Success is – well, success – and it’s easy to take for granted. But a spectacular failure, when handled correctly, can be a teaching tool that resonates for a long time. Obviously we’re not suggesting that companies seek out epic fails (as the kids call them). Rather, we’re suggesting a cultural shift that can pay off in increased employee loyalty, camaraderie and dedication.
A Science Daily story recently focused on how organizations that fail spectacularly often flourish more in the long run. The article cited a study by Vinit Desai, assistant professor of management at the University of Colorado Denver Business School, which focused on companies and organizations that launch satellites, rockets and shuttles into space — an arena where failures are high-profile and tough to hide. The study team found that knowledge gained from success was often fleeting while knowledge from failure stuck around for years.
The researchers noted that many organizations tend to ignore failure or fire people while they should be treating the failure as a learning opportunity. Desai compared the flights of the space shuttles Atlantis and Challenger. During the 2002 Atlantis flight, a piece of insulation broke off and damaged the left solid rocket booster but did not impede the mission. Little follow-up or investigation took place.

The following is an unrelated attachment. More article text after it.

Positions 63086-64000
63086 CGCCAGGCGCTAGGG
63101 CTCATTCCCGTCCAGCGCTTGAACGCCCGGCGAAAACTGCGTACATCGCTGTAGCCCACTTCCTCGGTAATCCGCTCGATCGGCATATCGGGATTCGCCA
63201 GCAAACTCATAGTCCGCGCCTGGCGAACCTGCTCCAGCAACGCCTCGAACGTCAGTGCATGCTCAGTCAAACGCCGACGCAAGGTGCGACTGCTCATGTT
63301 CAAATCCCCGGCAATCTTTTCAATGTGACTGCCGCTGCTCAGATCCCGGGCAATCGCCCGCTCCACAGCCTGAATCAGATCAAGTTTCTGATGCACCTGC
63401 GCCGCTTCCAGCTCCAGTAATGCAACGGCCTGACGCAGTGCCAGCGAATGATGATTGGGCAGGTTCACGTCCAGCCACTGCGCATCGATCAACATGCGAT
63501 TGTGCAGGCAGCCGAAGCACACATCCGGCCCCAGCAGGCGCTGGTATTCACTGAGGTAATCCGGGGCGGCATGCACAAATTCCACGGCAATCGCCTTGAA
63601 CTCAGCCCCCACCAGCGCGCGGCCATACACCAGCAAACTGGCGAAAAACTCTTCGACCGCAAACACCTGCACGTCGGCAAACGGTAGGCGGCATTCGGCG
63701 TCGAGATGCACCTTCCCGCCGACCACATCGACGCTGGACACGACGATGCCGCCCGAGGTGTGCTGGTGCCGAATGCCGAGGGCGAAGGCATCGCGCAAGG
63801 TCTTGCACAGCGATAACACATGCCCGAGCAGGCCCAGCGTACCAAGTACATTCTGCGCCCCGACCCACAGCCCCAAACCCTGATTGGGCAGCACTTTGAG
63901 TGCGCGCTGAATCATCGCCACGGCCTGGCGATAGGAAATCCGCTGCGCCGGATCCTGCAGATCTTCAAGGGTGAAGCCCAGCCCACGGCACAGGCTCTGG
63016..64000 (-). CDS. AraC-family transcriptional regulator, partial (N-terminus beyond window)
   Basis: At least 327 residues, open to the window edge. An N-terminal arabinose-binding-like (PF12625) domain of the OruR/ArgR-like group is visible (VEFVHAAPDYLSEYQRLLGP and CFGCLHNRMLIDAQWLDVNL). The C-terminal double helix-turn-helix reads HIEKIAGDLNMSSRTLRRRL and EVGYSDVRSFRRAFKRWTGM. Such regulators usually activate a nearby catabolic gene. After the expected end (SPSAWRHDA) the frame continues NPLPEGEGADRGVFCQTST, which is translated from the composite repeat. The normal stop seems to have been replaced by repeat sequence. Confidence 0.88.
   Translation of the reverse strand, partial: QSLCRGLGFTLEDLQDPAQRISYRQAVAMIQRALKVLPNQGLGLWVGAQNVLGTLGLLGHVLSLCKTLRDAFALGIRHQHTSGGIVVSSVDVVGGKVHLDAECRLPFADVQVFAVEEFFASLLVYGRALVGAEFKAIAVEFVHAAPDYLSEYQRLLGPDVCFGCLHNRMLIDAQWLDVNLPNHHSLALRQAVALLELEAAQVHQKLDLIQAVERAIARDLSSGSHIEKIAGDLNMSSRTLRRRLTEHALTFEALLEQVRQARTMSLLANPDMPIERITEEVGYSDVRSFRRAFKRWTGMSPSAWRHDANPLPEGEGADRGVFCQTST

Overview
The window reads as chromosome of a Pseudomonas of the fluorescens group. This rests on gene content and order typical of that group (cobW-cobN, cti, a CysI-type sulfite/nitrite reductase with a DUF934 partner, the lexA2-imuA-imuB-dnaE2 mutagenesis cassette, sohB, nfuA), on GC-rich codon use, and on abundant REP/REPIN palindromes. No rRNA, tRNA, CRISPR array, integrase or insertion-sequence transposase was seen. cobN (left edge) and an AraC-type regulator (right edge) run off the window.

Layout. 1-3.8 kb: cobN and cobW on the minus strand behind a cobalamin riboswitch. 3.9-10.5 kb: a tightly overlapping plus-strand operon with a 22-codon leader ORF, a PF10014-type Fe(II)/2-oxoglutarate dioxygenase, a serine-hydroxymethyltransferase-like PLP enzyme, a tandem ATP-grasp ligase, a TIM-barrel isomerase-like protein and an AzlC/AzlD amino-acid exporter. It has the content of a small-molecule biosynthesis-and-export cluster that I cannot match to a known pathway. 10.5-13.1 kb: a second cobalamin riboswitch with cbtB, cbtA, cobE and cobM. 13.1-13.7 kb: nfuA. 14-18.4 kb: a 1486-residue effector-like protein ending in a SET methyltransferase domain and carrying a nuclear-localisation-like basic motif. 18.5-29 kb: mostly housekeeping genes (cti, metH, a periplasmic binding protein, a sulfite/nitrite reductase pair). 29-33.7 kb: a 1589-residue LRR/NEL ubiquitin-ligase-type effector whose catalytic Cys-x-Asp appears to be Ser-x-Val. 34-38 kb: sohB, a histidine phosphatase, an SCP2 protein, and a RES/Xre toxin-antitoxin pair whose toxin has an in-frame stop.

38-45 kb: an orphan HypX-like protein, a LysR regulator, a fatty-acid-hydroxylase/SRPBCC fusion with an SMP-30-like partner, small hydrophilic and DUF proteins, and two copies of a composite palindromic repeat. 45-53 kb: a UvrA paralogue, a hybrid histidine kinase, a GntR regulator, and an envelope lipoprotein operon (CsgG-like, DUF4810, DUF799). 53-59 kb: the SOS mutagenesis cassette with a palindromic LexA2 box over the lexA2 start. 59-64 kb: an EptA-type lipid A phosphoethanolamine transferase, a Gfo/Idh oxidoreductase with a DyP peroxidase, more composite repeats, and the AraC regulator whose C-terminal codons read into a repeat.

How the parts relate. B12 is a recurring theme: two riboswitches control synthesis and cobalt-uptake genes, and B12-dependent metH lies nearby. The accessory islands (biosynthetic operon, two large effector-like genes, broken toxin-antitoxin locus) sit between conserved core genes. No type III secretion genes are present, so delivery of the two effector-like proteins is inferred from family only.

The Challenger was launched next and another piece of insulation broke off. This time the shuttle and its seven-person crew were tragically destroyed. The disaster prompted the suspension of shuttle flights and led to a major investigation resulting in 29 recommended changes. The difference in response in the two cases, Desai said, came down to this: The Atlantis was considered a success and the Challenger a failure.
We’ve found that the principles of learning from mistakes can also extend beyond large scale organizational shifts to include better management techniques at the micro level. Managers and directors frequently punish mistakes by reprimanding those employees responsible. Obviously, this might be necessary in some cases, but it’s often more effective and productive to treat the situation as a learning opportunity. Not only does this help reinforce the needed steps to successfully complete a task, it also builds employee camaraderie and dedication. When consistently applied, this technique may even encourage employees to proactively assist each other to produce better outcomes without manager intervention.
When failure strikes – and it will – don’t stigmatize the people involved, but rather encourage the sharing of ideas to understand the causes and learn from them. In doing so, you’ll establish a long-term recipe for success.